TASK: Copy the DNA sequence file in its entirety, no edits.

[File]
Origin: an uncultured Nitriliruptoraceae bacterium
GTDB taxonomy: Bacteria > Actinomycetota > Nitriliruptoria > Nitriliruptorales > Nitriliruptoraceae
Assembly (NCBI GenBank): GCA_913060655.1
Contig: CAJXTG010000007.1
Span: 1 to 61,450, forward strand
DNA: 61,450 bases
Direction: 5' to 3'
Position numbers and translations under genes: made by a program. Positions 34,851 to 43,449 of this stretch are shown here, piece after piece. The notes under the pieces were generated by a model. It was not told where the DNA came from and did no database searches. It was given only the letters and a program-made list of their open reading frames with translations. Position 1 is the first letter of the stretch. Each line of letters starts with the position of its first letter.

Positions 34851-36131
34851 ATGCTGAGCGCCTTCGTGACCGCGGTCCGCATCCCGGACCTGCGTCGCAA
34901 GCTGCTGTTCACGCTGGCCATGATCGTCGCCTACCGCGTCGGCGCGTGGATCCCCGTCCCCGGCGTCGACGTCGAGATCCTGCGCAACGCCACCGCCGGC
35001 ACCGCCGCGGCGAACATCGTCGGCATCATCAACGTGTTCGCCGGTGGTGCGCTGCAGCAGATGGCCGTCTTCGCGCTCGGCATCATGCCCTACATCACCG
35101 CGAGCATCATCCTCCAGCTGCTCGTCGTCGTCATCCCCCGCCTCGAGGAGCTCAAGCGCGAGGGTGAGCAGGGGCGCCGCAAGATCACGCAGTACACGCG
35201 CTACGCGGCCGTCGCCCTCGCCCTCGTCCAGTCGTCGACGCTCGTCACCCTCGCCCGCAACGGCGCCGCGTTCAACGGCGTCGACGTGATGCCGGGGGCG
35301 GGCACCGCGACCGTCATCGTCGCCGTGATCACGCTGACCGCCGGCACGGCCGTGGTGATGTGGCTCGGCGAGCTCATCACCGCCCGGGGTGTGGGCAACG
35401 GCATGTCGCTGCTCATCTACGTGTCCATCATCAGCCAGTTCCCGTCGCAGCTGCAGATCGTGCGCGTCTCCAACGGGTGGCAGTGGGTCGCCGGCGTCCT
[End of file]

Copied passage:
Origin: an uncultured Nitriliruptoraceae bacterium
GTDB taxonomy: Bacteria > Actinomycetota > Nitriliruptoria > Nitriliruptorales > Nitriliruptoraceae
Assembly (NCBI GenBank): GCA_913060655.1
Contig: CAJXTG010000007.1
Span: 1 to 61,450, forward strand
DNA: 61,450 bases
Direction: 5' to 3'
Position numbers and translations under genes: made by a program. Positions 34,851 to 43,449 of this stretch are shown here, piece after piece. The notes under the pieces were generated by a model. It was not told where the DNA came from and did no database searches. It was given only the letters and a program-made list of their open reading frames with translations. Position 1 is the first letter of the stretch. Each line of letters starts with the position of its first letter.

Positions 34851-36131
34851 ATGCTGAGCGCCTTCGTGACCGCGGTCCGCATCCCGGACCTGCGTCGCAA
34901 GCTGCTGTTCACGCTGGCCATGATCGTCGCCTACCGCGTCGGCGCGTGGATCCCCGTCCCCGGCGTCGACGTCGAGATCCTGCGCAACGCCACCGCCGGC
35001 ACCGCCGCGGCGAACATCGTCGGCATCATCAACGTGTTCGCCGGTGGTGCGCTGCAGCAGATGGCCGTCTTCGCGCTCGGCATCATGCCCTACATCACCG
35101 CGAGCATCATCCTCCAGCTGCTCGTCGTCGTCATCCCCCGCCTCGAGGAGCTCAAGCGCGAGGGTGAGCAGGGGCGCCGCAAGATCACGCAGTACACGCG
35201 CTACGCGGCCGTCGCCCTCGCCCTCGTCCAGTCGTCGACGCTCGTCACCCTCGCCCGCAACGGCGCCGCGTTCAACGGCGTCGACGTGATGCCGGGGGCG
35301 GGCACCGCGACCGTCATCGTCGCCGTGATCACGCTGACCGCCGGCACGGCCGTGGTGATGTGGCTCGGCGAGCTCATCACCGCCCGGGGTGTGGGCAACG
35401 GCATGTCGCTGCTCATCTACGTGTCCATCATCAGCCAGTTCCCGTCGCAGCTGCAGATCGTGCGCGTCTCCAACGGGTGGCAGTGGGTCGCCGGCGTCCT